After Jennifer Hart drunkenly drove a sport utility vehicle straight off a 100-foot cliff on the Northern California coast late last month, taking her life and those of her wife and their adopted children, at least two searches began.
One was for the missing bodies; another was for answers. How, those who knew the Harts wondered, could a family that looked so happy and normal in photos have hidden such a dark life from public view?
Dozens of pages of reports released this week by child-welfare officials offer some clues. Taken together they paint a portrait of a pair of mothers — one dictatorial and eccentric, the other constantly working and seldom home — who doled out cruel punishments and perennially withheld food from their six children.
In the Hart household, any act of insubordination could be severely punished. The children knew this all too well.
“They are like trained robots,” one worried caller told the authorities, according to the newly released documents, which describe the family’s dynamics.
“We called them like little soldiers,” one former neighbor said of the children.
In the weeks since the crash, searchers have fanned out along the Pacific coastline looking for the bodies. They have found those of the parents — Jennifer and Sarah Hart, both 38 — and four of their six children: Markis, 19; Jeremiah, 14; Abigail, 14; and Ciera, 12. As of last week, Devonte Hart, 15, and Hannah Hart, 16, were still missing, but feared dead.
Captain Greg Van Patten, a spokesman for the Mendocino County Sheriff’s Office, said Friday that the office had no additional updates and was operating “under the theory and the belief that the whole family was together” at the time of the crash.
The documents released this week show that child-welfare officials in Minnesota, Oregon and Washington State — three states where the Harts lived during the past seven years — knew of reported abuse, but, in one case, apparently stepped aside after completing their assessment; could not gather enough evidence to corroborate the claims of neglect in another; and, in a third case, learned of the allegations too late.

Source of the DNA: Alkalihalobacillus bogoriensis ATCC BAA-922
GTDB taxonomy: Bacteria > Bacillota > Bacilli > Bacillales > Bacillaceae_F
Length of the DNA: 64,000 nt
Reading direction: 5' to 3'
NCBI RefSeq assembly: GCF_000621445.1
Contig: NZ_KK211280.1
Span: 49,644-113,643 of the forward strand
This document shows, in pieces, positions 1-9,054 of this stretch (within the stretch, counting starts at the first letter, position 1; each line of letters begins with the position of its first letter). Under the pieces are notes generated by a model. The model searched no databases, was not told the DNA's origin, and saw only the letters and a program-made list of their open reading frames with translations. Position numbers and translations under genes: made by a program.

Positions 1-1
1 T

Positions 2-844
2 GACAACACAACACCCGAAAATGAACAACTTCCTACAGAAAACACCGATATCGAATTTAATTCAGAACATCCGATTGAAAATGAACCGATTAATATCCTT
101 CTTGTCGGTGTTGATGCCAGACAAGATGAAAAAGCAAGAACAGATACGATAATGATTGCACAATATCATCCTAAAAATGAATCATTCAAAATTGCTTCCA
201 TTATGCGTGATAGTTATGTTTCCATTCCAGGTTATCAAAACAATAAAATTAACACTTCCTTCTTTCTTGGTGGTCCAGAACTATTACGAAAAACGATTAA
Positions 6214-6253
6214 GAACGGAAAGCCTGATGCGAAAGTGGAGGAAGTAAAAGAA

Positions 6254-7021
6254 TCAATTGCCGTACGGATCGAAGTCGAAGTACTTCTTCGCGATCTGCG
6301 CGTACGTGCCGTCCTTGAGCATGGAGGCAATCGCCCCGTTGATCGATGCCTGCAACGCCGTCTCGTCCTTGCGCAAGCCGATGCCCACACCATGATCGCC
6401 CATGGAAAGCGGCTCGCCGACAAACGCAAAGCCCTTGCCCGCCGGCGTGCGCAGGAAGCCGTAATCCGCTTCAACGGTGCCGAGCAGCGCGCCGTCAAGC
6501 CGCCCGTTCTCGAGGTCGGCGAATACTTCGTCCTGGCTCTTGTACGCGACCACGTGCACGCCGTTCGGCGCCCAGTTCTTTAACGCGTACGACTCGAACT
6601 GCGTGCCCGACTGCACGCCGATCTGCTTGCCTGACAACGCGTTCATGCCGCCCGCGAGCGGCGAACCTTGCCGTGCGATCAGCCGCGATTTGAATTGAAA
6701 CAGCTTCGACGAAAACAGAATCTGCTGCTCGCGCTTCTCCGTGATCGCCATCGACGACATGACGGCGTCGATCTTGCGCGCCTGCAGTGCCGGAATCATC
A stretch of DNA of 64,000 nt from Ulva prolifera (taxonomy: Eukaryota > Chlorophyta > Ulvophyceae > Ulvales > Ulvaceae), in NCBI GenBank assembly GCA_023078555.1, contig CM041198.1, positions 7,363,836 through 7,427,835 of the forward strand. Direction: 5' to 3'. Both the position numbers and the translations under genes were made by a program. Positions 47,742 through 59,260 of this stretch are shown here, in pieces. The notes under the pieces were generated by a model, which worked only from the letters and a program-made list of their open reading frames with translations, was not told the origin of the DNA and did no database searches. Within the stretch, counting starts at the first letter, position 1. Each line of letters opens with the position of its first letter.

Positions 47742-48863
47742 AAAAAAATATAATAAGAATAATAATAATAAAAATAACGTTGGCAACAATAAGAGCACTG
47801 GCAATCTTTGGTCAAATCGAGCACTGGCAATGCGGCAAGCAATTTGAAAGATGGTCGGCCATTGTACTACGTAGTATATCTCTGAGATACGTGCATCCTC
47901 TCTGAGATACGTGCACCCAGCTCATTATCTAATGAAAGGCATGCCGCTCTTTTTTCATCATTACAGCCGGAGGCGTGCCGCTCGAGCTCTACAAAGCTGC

“We believe the release of these records may help avoid future tragedies,” Caroline Burnell of the Oregon Department of Human Services said in a letter accompanying the documents.
The department, she wrote, “continues to strive to improve.”
Minnesota: A spanking, and a confrontation over food
Officials with the Oregon Department of Human Services became aware of the Hart family’s history in 2013. An anonymous person had reported that the children appeared malnourished, and so officials contacted child-welfare officials in Minnesota, where the family had lived for years, to get more information on their background.
Minnesota Child Welfare said it had received six troubling reports of abuse or neglect — two of which it deemed to be founded.
In a 2010 case, one of the parents was found to have physically harmed Abigail, causing bruising all over her body. The dispute had been over a penny: The parents discovered one in Abigail’s pocket and accused her of lying about how she got it. A spanking ensued, which Sarah Hart said “got out of control,” according to the documents. The couple agreed to in-home therapy, counseling and other “skill building activities” as a remedy, the documents said.